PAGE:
Like Job, I made the middle class, everyday choices (okay, Job was rich—this is literary license) that seemed okay at the time. Then, shit happened. I’ll work my way out of it, and I’ll respect myself a lot once I have. The panic will lessen, the gaps in Maslow’s hierarchy will fill up and my brain, with nothing real to worry about, might drift back to those existential problems. For now, they seem really stupid and shallow, like all of the judgments I used to make about poor people.

And when I look back over these years, I think I’ll see that the path to real self-actualization began when I stopped trying to talk myself into having self-esteem and started giving myself a reason to have it.

 

 

 

 

 

 

 

 

 

 

Keep Showing Up

parenting

Photo courtesy of soupstock from BigStockPhotos.com

I just finished the second of two parenting classes that I’m required to take as a Connecticut divorcee. Although I’m generally a big government, tree-hugging liberal, I felt cross about the idea of having the State of Connecticut tell me how to parent. Did I mention that we divorcees have to pay $125 for these classes, whether or not we are initiating the divorce? Needless to say, I didn’t enter the classes with a particularly positive attitude.

Because the psychologist wasn’t in control of the room, the conversation devolved into bitching about ex-spouses. The bitching was couched in the forms of questions about children’s welfare. You know, like when you really want to dish a juicy secret about someone, so you tell other people in the form of a prayer request? For instance, “Lucy’s at the clinic with chlamydia because Claude cheated on her and didn’t use protection. She could really use your prayers”? (Come on, you know you’ve been there). The man who asked, “How do I tell my 5-year-old that his mom’s in jail?” didn’t want to know how to help the child. He wanted the class to know that his ex-wife was a deadbeat. That was the gist of the evening.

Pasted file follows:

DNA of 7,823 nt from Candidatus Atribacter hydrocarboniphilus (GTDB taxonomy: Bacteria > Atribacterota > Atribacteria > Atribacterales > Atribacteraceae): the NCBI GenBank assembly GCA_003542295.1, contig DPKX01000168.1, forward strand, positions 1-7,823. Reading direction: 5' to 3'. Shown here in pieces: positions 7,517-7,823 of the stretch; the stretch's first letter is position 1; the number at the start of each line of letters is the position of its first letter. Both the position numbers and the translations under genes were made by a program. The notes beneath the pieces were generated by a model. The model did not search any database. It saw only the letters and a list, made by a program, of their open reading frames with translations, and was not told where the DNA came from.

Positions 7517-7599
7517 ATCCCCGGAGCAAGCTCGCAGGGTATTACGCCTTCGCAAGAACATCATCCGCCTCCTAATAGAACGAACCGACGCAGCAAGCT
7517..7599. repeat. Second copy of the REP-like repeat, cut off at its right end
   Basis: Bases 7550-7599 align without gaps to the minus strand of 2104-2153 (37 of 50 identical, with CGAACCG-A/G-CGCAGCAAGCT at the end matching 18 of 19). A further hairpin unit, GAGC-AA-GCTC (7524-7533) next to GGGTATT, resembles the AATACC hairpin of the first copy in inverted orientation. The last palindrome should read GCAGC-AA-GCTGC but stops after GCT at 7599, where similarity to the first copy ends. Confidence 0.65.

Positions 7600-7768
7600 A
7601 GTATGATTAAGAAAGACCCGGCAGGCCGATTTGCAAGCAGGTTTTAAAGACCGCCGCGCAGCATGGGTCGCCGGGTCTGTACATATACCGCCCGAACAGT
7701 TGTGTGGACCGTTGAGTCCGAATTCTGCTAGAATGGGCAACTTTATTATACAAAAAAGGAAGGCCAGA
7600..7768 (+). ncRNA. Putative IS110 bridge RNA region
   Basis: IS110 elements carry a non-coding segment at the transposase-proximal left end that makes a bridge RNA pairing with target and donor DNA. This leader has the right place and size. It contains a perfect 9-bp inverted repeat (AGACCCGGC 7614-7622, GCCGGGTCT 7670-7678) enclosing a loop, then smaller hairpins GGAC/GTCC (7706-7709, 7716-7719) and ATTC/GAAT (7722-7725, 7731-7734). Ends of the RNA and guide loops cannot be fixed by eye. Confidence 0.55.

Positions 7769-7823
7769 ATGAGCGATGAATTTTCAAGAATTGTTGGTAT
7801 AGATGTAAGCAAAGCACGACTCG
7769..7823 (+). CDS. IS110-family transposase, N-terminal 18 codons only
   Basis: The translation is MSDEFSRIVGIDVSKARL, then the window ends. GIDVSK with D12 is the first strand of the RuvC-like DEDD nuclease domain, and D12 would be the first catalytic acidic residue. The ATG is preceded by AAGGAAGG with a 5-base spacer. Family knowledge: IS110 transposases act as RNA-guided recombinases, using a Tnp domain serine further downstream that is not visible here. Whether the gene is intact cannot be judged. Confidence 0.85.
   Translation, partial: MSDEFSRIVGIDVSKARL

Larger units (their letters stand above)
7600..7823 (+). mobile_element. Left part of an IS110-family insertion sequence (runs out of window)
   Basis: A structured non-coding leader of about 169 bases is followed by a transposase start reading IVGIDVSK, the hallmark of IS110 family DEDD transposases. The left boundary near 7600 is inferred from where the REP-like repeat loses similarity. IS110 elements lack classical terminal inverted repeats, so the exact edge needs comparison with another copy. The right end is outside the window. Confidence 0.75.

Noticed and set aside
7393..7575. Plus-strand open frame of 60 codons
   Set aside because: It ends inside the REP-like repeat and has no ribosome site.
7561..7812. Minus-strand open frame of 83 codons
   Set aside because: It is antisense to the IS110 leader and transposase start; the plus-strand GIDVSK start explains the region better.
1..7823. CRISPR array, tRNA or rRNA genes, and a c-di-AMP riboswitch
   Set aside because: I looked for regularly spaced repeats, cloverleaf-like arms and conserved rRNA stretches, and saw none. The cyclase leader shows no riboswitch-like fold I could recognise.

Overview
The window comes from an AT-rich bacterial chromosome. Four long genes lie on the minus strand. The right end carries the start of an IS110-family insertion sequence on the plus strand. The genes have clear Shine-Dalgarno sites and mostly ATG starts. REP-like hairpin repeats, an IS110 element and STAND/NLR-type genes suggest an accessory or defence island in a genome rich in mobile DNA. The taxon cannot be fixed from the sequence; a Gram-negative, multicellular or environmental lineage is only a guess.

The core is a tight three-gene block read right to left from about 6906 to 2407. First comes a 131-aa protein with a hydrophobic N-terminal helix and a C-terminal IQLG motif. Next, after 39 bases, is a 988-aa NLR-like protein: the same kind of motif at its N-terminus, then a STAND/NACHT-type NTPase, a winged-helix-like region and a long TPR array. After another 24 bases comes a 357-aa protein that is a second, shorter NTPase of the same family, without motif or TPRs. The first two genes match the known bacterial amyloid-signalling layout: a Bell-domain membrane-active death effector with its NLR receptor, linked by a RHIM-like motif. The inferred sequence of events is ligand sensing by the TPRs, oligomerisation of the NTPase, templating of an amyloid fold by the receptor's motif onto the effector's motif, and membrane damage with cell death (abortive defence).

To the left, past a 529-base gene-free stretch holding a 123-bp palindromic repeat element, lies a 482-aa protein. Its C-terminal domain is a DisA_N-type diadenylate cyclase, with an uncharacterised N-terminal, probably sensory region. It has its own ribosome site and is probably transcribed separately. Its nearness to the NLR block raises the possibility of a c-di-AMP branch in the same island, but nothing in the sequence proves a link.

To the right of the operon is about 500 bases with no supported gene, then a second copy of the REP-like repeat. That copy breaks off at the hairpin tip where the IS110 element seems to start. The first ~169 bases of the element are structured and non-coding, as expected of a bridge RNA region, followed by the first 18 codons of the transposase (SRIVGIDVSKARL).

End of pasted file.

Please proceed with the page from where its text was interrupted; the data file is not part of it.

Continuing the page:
Let me start back at the beginning of the circle. The first man said that his son lived with his ex-wife in New Jersey. However, the son didn’t feel like talking to him, so he hadn’t spoken to his son in a couple of years. So my inner parenting coach said, “Your son is a minor. He doesn’t know what he wants. You’re the dad. Get in the car and go visit.”

Next.

“I don’t know what to do when my 14-year-old son says ‘f*ck you’ to me.” Inner parenting coach: Mother gives life, and mother takes life away. You give your son everything he has. If he talks to you that way, then you start removing the possessions for which you paid. Starting with the cell phone that you say he uses all night in lieu of sleeping.

Next!

A gentleman who had six kids said that one of his sons was suicidal. He and his wife had been called to the school because his son had carved his own arm with a pencil until it bled. The man wasn’t disturbed about the suicidal part—or at least he didn’t seem to be—but he was disturbed that his wife kept checking her cell phone during the meeting and complaining that her boyfriend hadn’t called.

The psychologist did make a useful comment. He told the man that it was time to “circle the wagons” because he had a serious situation on his hands. The father kept going back to the mom and the cell phone. My inner parenting coach had no time for this one: You slap the cell phone out of her hand, pick it up, throw it across the room and tell her to shut up and pay attention.

Maybe this is why I wasn’t cut out for a helping profession.

“I paid for a trip to Disney before my wife left and now she says I can’t go out of state unless she goes with me.” Moving on. You’re just annoying me. Or try this, my room full of fellow parents: Open your mouths and speak.

New Jersey Guy: Tell your son that even though he doesn’t want to see you, you want to see him. Tell him that you’ll park your car outside of his home every Saturday morning for two hours. If he wants to talk, you’ll be there. Then, show up.

F-you Lady: Tell your son that you don’t care how disrespectful his father is to women. You are going to fight with every ounce of your strength to see that he doesn’t grow up to treat women the way that his father does. Then, stand your ground.

Six Kids Man: Let your useless wife walk out of the conference room with her cell phone. Then, lock the door behind her. Tell the teachers you’re so sorry that you reproduced with a loser, but you’re ready to take responsibility and to throw every mental, physical, emotional and financial resource into trying to help your son. Then, keep your word. You can’t protect him at every moment, but you can let him know that you’re in the fight.